The crop rated a condition index score of 325 (500=perfect crop), up from 323 the previous week, up from 281 the previous year and up from the 10-year average for the week of 320. South Dakota saw a 13-point drop during the week to a score of 269, while Washington saw a 10-point gain to 327. The wheat-state of Kansas was unchanged at 286, while Oklahoma and Texas both saw modest gains. Some of the best wheat is in Montana, and also in the eastern Midwest.

Spring wheat planting progress reached 75% by May 3, up from 55% the previous week and above the five-year average for the week of 40%. Progress again was ahead of normal in each of the six major spring wheat growing states. Most impressive was Minnesota, where 95% of the crop was planted as of May 3, up from 81% the previous week and up from the five-year average for the week of 41%.

Emergence of the spring wheat crop was pegged at 30%, up from 9% the previous week and up from the five-year average for the week of 16%. Once again, each of the six major producing states were ahead of normal. Most impressive again was Minnesota at 54% emerged, up from 20% the previous week and up from the five-year average for the week of 25%.

Russia’s Ag Minister proposed today that their export tax be lifted by May 15 and a new formula adopted. The current formula puts a tax on all wheat exported amounting to 15% of value plus 7.5 euros, with a minimum tax of 35 euros or $1.06 per bushel. The move if approved is expected to dump more cheap wheat on the global market, reducing demand for U.S. wheat.

Egypt released a snap tender to buy wheat for late June delivery on Monday afternoon. The results of that tender showed that Egypt bought 4.4 million bushels of wheat; split between Russia and Romania. U.S. wheat continues to be uncompetitive.

Participants in the first day of the annual Wheat Quality Council tour in the Central Plains found quite a variety of conditions. Yield checks were everywhere from 70+ bushels per acre on good bottom ground to a number of fields that were zeroed-out due to drought and/or winterkill. Stripe rust was commonly found in many fields as well. Last year’s Kansas crop was a disaster. Agronomists told tour participants Monday night that this year’s crop is better, “but not much.”

Even so, wheat futures came under additional pressure today, with all three exchanges posting new contract lows due to poor export demand highlighted by Egypt purchasing from Russia and Romania. Prices came off their lows as the dollar broke sharply lower, increasing the flow of money into the broader commodity sector, but the weakness in the face of the wheat tour results reflect the overall bearish sentiment of speculative fund managers content to hold near record large short positions.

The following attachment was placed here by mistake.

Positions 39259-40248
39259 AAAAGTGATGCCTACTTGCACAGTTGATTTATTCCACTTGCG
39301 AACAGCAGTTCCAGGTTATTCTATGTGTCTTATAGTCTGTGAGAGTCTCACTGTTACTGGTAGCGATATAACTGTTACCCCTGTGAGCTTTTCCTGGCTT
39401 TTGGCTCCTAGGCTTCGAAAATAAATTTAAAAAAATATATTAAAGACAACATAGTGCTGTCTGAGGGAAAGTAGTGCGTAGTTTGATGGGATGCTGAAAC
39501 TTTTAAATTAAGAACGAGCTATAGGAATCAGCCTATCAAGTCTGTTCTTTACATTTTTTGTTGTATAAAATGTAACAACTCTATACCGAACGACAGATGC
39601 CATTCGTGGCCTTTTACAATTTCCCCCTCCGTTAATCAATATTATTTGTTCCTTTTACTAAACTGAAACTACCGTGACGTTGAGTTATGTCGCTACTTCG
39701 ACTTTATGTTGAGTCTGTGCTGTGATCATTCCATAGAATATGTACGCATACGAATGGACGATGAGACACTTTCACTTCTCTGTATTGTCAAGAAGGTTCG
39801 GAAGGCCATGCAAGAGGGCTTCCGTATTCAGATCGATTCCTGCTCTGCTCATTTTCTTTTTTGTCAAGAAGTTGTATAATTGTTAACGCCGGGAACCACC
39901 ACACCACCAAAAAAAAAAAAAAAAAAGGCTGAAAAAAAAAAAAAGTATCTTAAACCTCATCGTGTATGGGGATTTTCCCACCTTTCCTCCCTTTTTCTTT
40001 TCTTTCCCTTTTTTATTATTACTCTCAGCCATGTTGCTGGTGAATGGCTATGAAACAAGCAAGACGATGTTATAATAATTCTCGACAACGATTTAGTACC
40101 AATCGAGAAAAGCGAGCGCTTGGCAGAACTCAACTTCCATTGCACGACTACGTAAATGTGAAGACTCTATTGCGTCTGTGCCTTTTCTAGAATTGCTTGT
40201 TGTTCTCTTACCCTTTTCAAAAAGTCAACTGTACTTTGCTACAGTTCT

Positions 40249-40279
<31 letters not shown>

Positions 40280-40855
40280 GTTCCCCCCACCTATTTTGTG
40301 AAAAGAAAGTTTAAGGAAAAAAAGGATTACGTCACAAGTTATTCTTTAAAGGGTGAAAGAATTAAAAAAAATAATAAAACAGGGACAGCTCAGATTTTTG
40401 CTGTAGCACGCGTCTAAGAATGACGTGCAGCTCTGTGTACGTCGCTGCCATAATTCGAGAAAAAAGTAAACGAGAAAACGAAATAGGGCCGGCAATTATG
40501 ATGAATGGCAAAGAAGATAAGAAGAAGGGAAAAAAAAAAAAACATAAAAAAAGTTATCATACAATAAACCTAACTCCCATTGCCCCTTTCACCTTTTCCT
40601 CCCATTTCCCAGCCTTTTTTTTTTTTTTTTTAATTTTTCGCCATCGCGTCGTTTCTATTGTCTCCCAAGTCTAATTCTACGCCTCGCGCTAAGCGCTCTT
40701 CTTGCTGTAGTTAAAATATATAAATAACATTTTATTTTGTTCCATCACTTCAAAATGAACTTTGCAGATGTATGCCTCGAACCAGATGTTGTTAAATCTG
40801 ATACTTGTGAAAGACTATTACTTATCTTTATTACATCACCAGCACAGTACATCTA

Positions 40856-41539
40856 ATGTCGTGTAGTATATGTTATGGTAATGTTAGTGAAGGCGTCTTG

Beef

Live cattle futures find support from a smaller showlist this week, along with good product movement.

June live cattle traded to their highest level since April 17 this morning before buying interest dried up and profit taking started once again. Futures traders continue to maintain their skepticism that the industry will be able to hold cash prices at these levels. Prices dropped into the red late-morning, but the downside risk should be limited by a drop in this week’s showlist, which showed big losses in available numbers in four key production states. Early-week trade suggests expectations of a steady cash market, but there’s still time for that to change.

Product movement on Monday was good on the spot daily market at 147 loads, up from 138 loads on Friday, but down slightly from a strong 150 loads the previous Monday. Choice cuts were at $255.64 per cwt, up $1.00 on the day, while Select cuts rose $0.68 to $243.90 per cwt. That pushed the Choice/Select spread to $11.74 per cwt, up from $11.42 the previous day and up from $8.91 the previous week. Movement at mid-morning today was decent at 98 loads, with Choice cuts up $1.33 and Select cuts up $0.36 per cwt, pushing the Choice/Select spread to $12.71 per cwt.

Today’s kill is pegged at 114,000 head, down 1,000 from the previous week and down 6,000 from the previous year. That brings week-to-date slaughter to 227,000 head, up 7,000 from the previous week, but still down 11,000 from the same period last year.

Pork

Lean hog futures continue to find good support from lighter carcass weights and good demand.